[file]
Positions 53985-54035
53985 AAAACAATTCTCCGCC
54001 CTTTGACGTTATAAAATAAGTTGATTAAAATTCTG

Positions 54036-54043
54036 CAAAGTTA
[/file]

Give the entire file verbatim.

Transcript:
Positions 53985-54035
53985 AAAACAATTCTCCGCC
54001 CTTTGACGTTATAAAATAAGTTGATTAAAATTCTG

Positions 54036-54043
54036 CAAAGTTA